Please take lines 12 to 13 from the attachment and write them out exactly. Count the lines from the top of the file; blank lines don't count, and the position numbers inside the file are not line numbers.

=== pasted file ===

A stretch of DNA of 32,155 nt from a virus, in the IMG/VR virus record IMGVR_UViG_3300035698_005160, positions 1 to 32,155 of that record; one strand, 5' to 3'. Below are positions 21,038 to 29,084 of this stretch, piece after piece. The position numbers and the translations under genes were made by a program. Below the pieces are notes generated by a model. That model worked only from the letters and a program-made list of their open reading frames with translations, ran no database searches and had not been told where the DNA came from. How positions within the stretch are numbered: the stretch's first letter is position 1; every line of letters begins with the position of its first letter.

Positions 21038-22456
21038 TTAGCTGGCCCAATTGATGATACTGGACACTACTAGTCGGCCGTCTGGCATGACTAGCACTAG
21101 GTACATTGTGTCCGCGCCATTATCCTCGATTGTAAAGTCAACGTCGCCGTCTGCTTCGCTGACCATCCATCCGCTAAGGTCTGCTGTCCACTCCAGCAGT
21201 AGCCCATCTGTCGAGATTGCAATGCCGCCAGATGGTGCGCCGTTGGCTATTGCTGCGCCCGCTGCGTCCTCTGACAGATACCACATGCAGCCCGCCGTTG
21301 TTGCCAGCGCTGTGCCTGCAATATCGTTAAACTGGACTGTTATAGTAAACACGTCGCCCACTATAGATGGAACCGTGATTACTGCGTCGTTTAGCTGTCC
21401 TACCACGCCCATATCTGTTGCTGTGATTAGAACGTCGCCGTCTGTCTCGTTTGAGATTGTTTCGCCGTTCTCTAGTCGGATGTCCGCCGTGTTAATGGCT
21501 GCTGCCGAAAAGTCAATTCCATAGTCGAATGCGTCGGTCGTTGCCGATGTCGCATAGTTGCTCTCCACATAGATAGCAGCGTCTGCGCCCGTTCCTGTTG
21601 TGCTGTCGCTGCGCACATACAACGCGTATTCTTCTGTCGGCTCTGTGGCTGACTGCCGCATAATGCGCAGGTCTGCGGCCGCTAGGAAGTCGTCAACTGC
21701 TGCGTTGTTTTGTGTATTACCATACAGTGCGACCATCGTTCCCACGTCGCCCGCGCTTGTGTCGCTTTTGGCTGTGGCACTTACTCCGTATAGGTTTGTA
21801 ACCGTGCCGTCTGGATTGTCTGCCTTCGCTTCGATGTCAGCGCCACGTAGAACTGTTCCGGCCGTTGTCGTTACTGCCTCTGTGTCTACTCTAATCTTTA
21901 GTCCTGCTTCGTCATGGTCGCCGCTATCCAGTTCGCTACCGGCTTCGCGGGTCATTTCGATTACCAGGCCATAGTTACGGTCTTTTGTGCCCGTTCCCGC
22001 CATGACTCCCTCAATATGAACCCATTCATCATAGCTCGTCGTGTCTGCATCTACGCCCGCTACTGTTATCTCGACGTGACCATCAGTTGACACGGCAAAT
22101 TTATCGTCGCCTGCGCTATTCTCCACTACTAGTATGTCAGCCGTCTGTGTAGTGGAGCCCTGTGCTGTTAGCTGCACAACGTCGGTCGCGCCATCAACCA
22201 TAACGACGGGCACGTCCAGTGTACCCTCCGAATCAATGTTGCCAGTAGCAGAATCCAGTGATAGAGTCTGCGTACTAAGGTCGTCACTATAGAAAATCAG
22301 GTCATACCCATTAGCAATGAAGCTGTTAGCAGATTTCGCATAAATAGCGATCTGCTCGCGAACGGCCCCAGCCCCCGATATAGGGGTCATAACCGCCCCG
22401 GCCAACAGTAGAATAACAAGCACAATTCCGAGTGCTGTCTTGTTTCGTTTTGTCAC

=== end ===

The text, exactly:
21901 GTCCTGCTTCGTCATGGTCGCCGCTATCCAGTTCGCTACCGGCTTCGCGGGTCATTTCGATTACCAGGCCATAGTTACGGTCTTTTGTGCCCGTTCCCGC
22001 CATGACTCCCTCAATATGAACCCATTCATCATAGCTCGTCGTGTCTGCATCTACGCCCGCTACTGTTATCTCGACGTGACCATCAGTTGACACGGCAAAT